The idea of going through them now overwhelms me.
When we returned from Gozo, instead of putting these boxes back in our basement closet where they sat undisturbed for years since I’d moved them out of the condo, I left them out in a pile. Seeing them every day would mean I couldn’t ignore them, and I vowed to triage and order the images into some sort of family narrative. But even as I resolved to do so, I confessed to Sean that I couldn’t see how. I hadn’t even started, and already I felt resentful of the tedium that would stall my writing even longer.
“You’ve been saying you need a frame for the book, so write about it. Use the process,” he answered.
And a light went on. Sean had given me the key to finishing the book about my paternal grandmother and her life in Siberia.
I start this new phase of sorting and de-cluttering (and research) today.
I’ll let you know what I find.
Here’s an interview I did with ForeWord Reviews, a great publication that focuses on books published by independent presses. You can access the original here (scroll down to the bottom of the page):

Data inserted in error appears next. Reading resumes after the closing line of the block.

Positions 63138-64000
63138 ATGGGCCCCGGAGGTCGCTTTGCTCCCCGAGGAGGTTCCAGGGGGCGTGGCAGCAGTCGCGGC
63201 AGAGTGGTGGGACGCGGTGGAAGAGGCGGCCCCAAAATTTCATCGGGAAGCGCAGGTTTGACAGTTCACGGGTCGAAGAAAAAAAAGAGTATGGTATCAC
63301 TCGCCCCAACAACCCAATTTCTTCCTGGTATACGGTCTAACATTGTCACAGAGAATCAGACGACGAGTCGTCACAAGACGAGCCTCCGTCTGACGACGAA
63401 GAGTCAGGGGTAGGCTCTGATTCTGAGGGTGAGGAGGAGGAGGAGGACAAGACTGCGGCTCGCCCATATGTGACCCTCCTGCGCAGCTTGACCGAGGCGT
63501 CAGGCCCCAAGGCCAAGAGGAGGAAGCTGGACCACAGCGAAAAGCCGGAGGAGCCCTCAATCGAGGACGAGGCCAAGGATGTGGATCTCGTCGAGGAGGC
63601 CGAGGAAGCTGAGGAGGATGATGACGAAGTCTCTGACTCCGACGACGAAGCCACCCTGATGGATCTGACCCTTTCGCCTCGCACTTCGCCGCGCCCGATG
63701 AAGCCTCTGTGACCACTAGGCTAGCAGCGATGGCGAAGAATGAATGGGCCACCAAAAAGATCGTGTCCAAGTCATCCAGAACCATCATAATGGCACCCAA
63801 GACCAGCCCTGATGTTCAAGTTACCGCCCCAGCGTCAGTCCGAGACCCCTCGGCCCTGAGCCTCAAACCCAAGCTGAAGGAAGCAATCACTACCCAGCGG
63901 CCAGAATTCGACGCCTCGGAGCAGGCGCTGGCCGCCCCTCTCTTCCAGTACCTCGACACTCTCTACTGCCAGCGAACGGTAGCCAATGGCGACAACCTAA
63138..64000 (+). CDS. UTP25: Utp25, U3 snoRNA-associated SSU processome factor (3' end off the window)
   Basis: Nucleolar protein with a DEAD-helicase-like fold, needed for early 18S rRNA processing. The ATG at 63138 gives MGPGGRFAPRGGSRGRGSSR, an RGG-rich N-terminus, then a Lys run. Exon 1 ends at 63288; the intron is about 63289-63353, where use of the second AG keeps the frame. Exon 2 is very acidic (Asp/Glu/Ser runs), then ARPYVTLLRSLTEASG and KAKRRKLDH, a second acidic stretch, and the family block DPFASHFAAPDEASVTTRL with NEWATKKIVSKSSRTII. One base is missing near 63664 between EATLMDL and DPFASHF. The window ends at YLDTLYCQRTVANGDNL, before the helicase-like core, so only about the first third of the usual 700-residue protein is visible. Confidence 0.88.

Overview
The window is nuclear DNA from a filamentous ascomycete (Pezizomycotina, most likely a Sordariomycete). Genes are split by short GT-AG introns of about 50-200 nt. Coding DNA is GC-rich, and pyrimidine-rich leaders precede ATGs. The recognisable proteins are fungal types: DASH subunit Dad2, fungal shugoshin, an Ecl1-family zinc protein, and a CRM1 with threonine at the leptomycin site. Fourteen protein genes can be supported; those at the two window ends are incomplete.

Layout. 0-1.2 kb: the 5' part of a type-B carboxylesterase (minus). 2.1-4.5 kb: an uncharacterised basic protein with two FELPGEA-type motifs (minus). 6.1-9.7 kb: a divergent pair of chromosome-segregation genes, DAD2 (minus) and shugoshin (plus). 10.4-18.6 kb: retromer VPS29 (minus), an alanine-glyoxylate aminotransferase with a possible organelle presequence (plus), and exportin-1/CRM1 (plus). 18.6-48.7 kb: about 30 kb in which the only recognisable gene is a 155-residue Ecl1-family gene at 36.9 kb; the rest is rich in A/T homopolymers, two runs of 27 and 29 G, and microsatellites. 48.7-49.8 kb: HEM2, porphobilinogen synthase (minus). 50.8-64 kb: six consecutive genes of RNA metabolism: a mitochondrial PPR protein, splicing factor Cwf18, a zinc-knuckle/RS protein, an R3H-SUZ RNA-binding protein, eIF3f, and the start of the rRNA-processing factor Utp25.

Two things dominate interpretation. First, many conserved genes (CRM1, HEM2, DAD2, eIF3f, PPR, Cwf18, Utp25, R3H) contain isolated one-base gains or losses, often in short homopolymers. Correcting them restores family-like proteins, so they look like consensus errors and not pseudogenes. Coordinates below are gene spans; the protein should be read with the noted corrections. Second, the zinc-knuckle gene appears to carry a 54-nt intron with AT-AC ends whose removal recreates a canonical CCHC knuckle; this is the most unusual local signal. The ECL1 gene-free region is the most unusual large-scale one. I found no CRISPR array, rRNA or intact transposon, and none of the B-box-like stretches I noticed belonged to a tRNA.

Conversational interviews with great writers who have earned a review in ForeWord Reviews. Our editorial mission is to continuously increase attention to the versatile achievements of independent publishers and their authors for our readership.
Photo by Genevieve Goyette
This week we feature Julija Šukys, author of Epistolophilia.
978-0-8032-3632-5 / University of Nebraska Press / Biography / Softcover / $24.95 / 240pp
When did you start reading as a child?
I learned to read in Lithuanian Saturday school (Lithuanian was the language my family spoke at home). I must have been around five when, during a long car trip from Toronto to Ottawa to visit my maternal grandparents, I started deciphering billboards. By the time we’d arrived in Ottawa, I’d figured out how to transfer the skills I’d learned in one language to another, and could read my brother’s English-language books.